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Organizer of crowdfunding campaign says it shows people are "investing in the idea of London" as a diverse city

The Londoner, Muddassar Ahmed, was near Westminster Bridge during the attack

CNN  — 

A crowdfunding campaign to raise money for the victims of Wednesday’s terror attack in London has met its goal twice-over in under two days.

Organizer Muddassar Ahmed was inside Parliament when attacker Khalid Masood drove his car into pedestrians on Westminster Bridge, leaving three dead, and stabbed to death an unarmed police officer outside Parliament.

“I saw all the carnage before me,” Ahmed told CNN. “We were trapped there for about four hours.”

He said that the feelings of panic and fear he had in his spot of relative safety made him wonder about how the victims felt, and he decided, on returning home around 1 a.m., to make a call for donations for them.

Under the title “Muslims United for London,” Ahmed posted the campaign on the crowdfunding site LaunchGood.

The site describes itself as a platform to “support Muslims launching good all across the world by helping them raise funds for their campaigns.”

Within 15 hours, it had hit its initial goal of £10,000 ($12,500), and Ahmed doubled the goal. It reached £20,000, or about $25,000, a day later.

A screenshot of the crowdfunding campaign launched by Muslims in London to raise money for victims of Wednesday's terror attack.

Ahmed said he started the campaign as a way of standing up for London, and the city’s international values.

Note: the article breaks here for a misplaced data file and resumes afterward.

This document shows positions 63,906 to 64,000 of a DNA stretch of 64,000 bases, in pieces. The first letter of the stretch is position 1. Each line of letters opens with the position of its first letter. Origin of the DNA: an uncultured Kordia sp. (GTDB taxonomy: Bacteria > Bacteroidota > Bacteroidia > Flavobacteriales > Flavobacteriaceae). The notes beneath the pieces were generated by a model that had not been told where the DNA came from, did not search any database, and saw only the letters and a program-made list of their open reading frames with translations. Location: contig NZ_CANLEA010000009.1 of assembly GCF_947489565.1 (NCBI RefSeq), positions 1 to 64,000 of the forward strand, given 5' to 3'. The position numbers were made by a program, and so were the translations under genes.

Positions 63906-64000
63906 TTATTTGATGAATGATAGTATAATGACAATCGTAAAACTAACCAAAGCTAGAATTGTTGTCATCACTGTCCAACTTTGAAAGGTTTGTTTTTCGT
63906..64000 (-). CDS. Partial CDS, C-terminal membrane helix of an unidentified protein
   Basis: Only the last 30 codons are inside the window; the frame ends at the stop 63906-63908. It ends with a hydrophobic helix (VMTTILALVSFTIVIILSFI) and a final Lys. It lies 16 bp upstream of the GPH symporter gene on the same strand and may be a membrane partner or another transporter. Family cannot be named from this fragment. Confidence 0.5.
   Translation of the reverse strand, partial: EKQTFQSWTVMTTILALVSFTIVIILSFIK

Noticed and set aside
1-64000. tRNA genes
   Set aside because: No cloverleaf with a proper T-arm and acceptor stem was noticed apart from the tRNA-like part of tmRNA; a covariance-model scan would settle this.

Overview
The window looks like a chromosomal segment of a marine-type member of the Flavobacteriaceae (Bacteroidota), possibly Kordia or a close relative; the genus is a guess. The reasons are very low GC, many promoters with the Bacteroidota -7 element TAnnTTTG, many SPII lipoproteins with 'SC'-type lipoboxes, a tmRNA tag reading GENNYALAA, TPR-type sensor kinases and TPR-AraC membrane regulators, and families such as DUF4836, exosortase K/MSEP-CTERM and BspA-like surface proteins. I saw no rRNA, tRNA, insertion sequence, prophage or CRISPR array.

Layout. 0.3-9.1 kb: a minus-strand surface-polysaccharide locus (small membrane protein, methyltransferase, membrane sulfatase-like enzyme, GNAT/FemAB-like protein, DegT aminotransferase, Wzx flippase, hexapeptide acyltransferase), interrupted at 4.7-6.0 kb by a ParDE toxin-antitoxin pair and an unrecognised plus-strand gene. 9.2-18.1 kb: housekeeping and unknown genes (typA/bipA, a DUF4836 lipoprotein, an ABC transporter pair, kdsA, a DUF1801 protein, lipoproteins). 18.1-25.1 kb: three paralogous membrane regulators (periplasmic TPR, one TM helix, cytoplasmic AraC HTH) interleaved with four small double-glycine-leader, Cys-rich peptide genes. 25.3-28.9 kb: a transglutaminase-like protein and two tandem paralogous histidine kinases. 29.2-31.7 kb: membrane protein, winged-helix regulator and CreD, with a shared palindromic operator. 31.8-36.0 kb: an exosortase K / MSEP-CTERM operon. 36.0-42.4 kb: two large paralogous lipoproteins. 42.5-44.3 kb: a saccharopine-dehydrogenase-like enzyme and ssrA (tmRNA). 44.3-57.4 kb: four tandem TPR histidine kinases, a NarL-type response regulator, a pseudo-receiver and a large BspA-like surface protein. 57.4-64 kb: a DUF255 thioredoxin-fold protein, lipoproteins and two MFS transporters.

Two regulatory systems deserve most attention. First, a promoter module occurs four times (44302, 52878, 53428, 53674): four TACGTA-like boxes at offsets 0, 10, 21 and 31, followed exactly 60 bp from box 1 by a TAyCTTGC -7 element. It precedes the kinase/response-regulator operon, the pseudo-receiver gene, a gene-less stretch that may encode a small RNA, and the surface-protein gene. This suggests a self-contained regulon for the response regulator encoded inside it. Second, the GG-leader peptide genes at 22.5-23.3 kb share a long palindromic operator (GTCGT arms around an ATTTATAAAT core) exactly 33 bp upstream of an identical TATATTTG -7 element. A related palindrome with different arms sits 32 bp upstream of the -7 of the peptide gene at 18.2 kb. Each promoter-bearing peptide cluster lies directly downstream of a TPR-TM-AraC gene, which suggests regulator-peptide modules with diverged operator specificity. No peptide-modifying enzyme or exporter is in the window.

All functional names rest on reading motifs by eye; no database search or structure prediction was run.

Standing for London

“It’s very important to show that individuals that may try to divide communities by participating in attacks which pit one side of the community against another are going to fail,” he said.

From talking with friends in the Muslim community, he said he knew there was a great desire to contribute to the effort and help the victims.

“People are investing in the idea of London,” Ahmed said.

While some commentators in the UK and abroad have attempted to draw a connection between the attacker and his Muslim faith, Ahmed said he was heartened to see that “London doesn’t appear to have fallen into the hysteria that one might have expected.”

Now that the campaign has outpaced its original target by double, Ahmed said attention has turned to the far more difficult task of figuring out how to distribute the money raised.

“It’s a real conundrum, because we’re very quickly trying to figure out how to get the money to the people who need it most,” he said.

The group is working with public bodies and charities, and is expected to make an announcement about how the funds will be used by Friday afternoon.